Every customer has to be assigned to a delivery pattern. Multiple delivery patterns are possible for each frequency. The pattern indicates if a delivery is possible on that day or not. For a frequency of 1 and 3 working days:

`[[1,0,0],[0,1,0],[0,0,1]]`

, a frequency of 2`[[1,1,0],[1,0,1],[1,1,0]]`

, a frequency of 3:`[1,1,1]`

these are the possible patterns.

The demand of each customer per delivery is the same, for every day a delivery is performed

So we have a set of customers that have to be delivered by one depo. Multiple Vehicle Types are available for the job. The day of service is flexible because only the frequency is fixed to a customer, but there are multiple possibilities to fulfill the demand.

What I did so far:

I copied every node by the number of working days.

I restrict the start and end to the depo nodes of each day.

I multiply the vehicles by the number of days.

Furthermore, I handle the days as different kinds of cargo. I do assign a capacity of zero to the vehicle when it should not be used on that day.

...

ANSWER

Answered 2021-Apr-20 at 08:37So I found a solution for my problem.

The solving time for problems greater than 40 customers could be better.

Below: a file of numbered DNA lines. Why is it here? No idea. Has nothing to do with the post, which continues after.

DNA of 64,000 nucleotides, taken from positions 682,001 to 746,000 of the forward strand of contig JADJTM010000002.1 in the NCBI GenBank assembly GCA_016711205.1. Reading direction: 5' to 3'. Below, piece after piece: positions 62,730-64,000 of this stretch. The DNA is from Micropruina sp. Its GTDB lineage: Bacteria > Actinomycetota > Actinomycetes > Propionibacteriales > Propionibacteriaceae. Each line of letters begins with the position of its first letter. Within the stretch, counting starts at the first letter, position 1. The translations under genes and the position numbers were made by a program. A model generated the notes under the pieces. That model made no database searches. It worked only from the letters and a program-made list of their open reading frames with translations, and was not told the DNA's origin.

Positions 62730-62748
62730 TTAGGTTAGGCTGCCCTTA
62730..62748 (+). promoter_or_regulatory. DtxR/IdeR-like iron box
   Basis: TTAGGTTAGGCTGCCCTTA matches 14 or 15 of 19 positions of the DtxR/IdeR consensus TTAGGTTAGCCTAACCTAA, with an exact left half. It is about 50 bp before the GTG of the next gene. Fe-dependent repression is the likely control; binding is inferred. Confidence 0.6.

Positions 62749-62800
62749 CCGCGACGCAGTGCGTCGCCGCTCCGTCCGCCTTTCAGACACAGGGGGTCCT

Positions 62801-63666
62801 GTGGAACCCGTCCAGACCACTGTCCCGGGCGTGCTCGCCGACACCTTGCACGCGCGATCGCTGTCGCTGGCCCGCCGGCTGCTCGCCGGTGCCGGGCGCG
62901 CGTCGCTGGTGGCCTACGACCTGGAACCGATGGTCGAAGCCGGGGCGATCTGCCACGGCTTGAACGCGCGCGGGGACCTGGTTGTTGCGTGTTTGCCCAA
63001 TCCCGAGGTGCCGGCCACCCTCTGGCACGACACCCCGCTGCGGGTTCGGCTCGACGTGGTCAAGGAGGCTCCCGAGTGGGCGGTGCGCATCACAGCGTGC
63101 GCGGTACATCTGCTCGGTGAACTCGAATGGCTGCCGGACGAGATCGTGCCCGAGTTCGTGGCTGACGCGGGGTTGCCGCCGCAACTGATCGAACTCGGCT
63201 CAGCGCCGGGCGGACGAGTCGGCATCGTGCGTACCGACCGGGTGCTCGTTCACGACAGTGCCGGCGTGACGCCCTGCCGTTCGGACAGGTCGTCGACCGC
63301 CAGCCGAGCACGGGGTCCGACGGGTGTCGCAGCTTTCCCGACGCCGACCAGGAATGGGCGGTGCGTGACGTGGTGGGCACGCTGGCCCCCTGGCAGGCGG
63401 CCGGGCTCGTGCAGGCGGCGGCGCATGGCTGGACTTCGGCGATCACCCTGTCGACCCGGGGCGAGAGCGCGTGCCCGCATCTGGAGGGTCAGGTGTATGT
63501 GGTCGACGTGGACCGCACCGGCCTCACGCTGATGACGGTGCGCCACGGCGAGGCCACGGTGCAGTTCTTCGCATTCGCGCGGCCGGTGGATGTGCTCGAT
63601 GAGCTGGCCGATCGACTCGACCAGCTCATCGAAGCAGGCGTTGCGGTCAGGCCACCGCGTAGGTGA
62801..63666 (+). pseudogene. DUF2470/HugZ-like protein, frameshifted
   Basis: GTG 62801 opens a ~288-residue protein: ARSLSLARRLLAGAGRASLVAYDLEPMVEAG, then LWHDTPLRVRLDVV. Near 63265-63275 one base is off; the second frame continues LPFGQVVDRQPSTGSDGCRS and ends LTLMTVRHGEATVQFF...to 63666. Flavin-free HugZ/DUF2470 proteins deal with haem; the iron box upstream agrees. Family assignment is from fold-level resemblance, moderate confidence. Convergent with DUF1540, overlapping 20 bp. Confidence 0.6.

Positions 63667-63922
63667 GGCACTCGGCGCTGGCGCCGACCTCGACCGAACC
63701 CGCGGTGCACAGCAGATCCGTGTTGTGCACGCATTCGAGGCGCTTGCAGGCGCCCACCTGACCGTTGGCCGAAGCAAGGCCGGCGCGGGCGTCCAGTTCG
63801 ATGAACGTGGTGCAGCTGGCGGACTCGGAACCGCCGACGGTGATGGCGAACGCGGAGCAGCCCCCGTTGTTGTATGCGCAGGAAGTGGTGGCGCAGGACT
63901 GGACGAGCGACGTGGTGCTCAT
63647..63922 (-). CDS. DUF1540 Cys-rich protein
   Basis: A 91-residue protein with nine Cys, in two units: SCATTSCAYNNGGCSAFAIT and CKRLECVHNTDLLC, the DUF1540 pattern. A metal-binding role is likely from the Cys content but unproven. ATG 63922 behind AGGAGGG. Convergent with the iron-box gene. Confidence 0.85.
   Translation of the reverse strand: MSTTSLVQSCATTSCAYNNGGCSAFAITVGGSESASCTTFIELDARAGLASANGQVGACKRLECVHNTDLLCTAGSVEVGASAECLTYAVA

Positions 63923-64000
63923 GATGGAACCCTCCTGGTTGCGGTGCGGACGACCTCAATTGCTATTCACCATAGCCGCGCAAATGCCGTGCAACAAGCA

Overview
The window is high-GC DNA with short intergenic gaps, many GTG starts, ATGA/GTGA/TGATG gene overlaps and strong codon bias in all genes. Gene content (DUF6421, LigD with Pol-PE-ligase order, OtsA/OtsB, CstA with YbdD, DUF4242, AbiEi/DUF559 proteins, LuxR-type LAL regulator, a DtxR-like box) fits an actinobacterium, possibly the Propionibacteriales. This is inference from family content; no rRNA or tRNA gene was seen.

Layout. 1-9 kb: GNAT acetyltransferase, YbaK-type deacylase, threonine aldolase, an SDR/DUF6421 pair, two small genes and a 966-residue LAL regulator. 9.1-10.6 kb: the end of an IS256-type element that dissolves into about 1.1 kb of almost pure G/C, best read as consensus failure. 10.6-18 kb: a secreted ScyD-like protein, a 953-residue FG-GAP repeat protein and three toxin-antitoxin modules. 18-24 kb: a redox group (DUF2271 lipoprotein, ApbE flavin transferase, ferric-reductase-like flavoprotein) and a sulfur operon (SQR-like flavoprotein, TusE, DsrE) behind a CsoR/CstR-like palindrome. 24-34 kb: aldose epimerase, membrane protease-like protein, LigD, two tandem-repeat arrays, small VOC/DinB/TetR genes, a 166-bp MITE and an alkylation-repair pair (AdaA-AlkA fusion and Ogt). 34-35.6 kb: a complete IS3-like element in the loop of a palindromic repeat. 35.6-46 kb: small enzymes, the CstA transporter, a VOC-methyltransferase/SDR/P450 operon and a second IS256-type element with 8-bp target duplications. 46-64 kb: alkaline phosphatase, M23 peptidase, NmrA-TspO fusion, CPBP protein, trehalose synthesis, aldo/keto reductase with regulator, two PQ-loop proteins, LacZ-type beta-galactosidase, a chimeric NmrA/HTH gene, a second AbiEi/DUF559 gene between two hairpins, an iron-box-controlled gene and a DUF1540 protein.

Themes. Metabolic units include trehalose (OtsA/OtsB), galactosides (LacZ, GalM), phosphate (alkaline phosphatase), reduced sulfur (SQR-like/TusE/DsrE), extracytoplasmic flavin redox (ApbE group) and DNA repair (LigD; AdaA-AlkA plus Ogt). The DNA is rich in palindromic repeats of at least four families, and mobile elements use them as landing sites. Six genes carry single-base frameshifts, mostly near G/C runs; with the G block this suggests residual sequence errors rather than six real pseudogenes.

I would appreciate improvement suggestions.

QUESTION

I am using the OR-tools code to optimize bus routes with distance and capacity constraints. This is the output that I got:

...ANSWER

Answered 2021-Apr-15 at 07:13By default, the **arc cost** for empty route aka `Start -> End`

is zero.

So your last two vehicle routes, being empty, will return 0 when using `routing.GetArcCostForVehicle(previous_index, index, vehicle_id)`

.

You can enable the cost using `RoutingModel::ConsiderEmptyRouteCostsForVehicle(bool consider_costs, int vehicle)`

.

Something like this should work IMHO:

QUESTION

How does one get googleortools to give back the actual cost of a vrp? This example only returns distance and loads but if I add more cost elements I would like it to show me cheapest outcome. https://developers.google.com/optimization/routing/cvrp

Thanks.

...ANSWER

Answered 2021-Apr-11 at 08:17You can retrieve it using `assignment.ObjectiveValue()`

(in Python)

ps: on master all VRP samples should have the objective cost in the print function ;)

QUESTION

I'm currently using Python and the Google-Or-Tools to solve an VRP problem, that I am not sure how exactly to model. (If someone has a solution with another library/tool, absolutely interested as well)

**Problem Statement:**